The Character of Timothy
Acts 16:1
Then came he to Derbe and Lystra: and, behold, a certain disciple was there, named Timotheus, the son of a certain woman…

This young man was so closely associated with the Apostle Paul, and with such complete sympathy shared his thoughts and his work, that he deserves a careful study, and his character will be found to have points of interest from which important practical lessons may be drawn. He is introduced to us in this passage, but we must assume the fuller knowledge of him that is conveyed by historical references in the Acts and Epistles, and by the letters of counsel addressed by St. Paul to him personally. Of him Canon Farrar says, "He was, in fact, more than any other, the alter ego of the apostle. Their knowledge of each other was mutual; and one whose yearning and often lacerated heart had such deep need of a kindred spirit on which to lean for sympathy, and whose distressing infirmities rendered necessary to him the personal services of some affectionate companion, must have regarded the devoted tenderness of Timothy as a special gift of God to save him from being crushed by overmuch sorrow." Timothy was brought to Christ by St. Paul's preaching, and the way in which the apostle reminds Timothy of his sufferings at Antioch, Iconium, and Lystra (1 Timothy 3:10, 11), suggests that Timothy was an actual "witness of St. Paul's injurious treatment; and this at a time of life when the mind receives its deepest impressions from the spectacle of innocent suffering and undaunted courage. And it is far from impossible that the generous and warm-hearted youth was standing in that group of disciples who surrounded the apparently lifeless body of the apostle at the outside of the wails of Lystra."

I. THE ADVANTAGES OF TIMOTHY IN A GODLY ANCESTRY. It is certain that he was of a naturally amiable and affectionate disposition, and had this advantage from his birth. His mother, and her mother before her, were amiable and pious women, and transmitted their natural grace to this young man. It is often observed that children bear the disposition of their mothers; and just such a gentle tone of character as Timothy showed has often been traceable to such a godly ancestry as he had. It may seem as if women had but little work to do; but what a noble mission is theirs if their patient culture of natural disposition gives their children the vantage-ground of amiable and attractive character! Few blessings resting on our life surpass that of the hereditary influence of good and godly ancestors.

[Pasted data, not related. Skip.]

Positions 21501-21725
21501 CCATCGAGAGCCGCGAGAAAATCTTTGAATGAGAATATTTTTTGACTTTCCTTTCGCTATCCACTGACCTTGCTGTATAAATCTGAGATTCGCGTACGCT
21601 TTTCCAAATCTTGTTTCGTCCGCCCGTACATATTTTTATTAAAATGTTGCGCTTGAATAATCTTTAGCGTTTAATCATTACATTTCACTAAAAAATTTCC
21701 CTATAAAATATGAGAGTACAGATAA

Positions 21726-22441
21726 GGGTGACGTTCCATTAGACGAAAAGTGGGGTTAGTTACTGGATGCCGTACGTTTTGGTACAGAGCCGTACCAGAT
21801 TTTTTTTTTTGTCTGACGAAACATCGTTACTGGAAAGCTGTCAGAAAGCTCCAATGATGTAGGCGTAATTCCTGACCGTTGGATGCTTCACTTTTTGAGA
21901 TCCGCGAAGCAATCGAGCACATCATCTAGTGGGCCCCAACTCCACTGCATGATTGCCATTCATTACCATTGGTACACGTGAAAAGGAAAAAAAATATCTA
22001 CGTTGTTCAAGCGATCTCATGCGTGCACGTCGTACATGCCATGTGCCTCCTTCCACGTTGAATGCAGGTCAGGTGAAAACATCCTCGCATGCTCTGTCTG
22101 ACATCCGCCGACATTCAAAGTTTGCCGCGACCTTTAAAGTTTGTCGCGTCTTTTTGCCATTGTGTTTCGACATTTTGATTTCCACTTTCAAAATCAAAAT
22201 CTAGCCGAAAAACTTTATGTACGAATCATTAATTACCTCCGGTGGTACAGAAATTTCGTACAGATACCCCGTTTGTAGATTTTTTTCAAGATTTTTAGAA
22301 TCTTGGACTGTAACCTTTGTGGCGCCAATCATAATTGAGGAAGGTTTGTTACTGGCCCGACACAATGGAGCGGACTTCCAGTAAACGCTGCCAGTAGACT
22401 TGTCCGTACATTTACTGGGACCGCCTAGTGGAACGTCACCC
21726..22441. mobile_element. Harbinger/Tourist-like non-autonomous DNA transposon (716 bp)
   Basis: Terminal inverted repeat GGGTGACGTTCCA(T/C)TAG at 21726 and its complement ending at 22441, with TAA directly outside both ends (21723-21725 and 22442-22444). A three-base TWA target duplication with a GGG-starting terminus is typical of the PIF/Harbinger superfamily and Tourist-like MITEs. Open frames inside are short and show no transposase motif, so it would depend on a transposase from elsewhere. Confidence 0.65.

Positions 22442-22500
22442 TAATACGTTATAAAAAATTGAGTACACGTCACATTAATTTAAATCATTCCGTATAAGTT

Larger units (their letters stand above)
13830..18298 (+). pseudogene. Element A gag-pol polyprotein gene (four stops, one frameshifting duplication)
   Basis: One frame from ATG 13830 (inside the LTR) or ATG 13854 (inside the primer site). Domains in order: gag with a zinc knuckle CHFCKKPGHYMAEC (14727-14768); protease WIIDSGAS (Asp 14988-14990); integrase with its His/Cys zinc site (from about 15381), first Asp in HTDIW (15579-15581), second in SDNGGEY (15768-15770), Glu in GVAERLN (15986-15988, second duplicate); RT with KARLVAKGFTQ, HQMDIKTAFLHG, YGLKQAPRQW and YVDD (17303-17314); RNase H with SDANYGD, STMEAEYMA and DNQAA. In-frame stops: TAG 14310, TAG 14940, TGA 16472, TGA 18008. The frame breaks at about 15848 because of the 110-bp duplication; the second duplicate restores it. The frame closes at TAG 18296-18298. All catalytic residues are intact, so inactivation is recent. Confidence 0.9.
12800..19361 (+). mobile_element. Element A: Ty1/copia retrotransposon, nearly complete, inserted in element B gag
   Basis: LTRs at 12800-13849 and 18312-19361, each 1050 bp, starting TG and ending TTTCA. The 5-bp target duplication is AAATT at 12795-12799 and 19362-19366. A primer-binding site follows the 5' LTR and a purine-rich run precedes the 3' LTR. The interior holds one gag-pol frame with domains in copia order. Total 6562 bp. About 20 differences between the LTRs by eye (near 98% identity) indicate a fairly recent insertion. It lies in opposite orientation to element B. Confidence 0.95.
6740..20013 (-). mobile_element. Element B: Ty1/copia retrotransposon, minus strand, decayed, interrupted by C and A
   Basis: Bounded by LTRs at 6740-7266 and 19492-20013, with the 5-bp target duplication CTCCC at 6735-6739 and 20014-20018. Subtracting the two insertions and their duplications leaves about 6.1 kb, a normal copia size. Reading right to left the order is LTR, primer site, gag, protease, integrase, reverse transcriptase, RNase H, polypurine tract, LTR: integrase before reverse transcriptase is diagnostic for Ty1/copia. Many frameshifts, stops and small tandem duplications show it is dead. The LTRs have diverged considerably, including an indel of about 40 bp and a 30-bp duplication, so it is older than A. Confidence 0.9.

II. THE ADVANTAGE OF A WISE AND CAREFUL EARLY TRAINING. "Of a child he had known the Scriptures." Show how this involved

(1) an early awakening of the intelligence;

(2) a guardianship of his youth and young manhood from folly and temptation;

(3) a preparedness for the fuller light and truth brought to him by the apostle;

(4) a fitness for the Christian ministry to which he subsequently became devoted. It may also be shown he was the influence of his early teachers tended to encourage

(1) a studious habit;

(2) a cultivation of the passive graces almost to the disadvantage of the active. No more beautiful characters are found on earth than those who are naturally amiable, and whose amiability is sanctified by Divine grace.

III. THE CHARACTERISTIC EXCELLENCES OF HIS SANCTIFIED MANHOOD. From the Epistles written by St. Paul to him we gather what were the leading features of his character.

1. Great affectionateness of disposition, which made him cleave closely to any one he loved, and enabled him to make cheerful sacrifices for them.

2. Great steadfastness and trustworthiness, so that St. Paul found he could always rely on him. He acted from principle, not mere impulse; and had a strong sense of duty.

3. A studious habit of mind, which, no doubt, made him valuable to St. Paul for his writing work, but became a snare to him, as unfitting him, to some extent, for public ministerial duties. Out of this, and the consequent frailty of his health, came a shyness and timidity which St. Paul urges him to overcome. It has been well said that Timothy is a beautiful example for young men, as "one of those simple, faithful natures which combine the glow of courage with the bloom of modesty." - R.T.

Parallel Verses
KJV: Then came he to Derbe and Lystra: and, behold, a certain disciple was there, named Timotheus, the son of a certain woman, which was a Jewess, and believed; but his father was a Greek:

WEB: He came to Derbe and Lystra: and behold, a certain disciple was there, named Timothy, the son of a Jewess who believed; but his father was a Greek.

Paul's Second Missionary Journey Commenced
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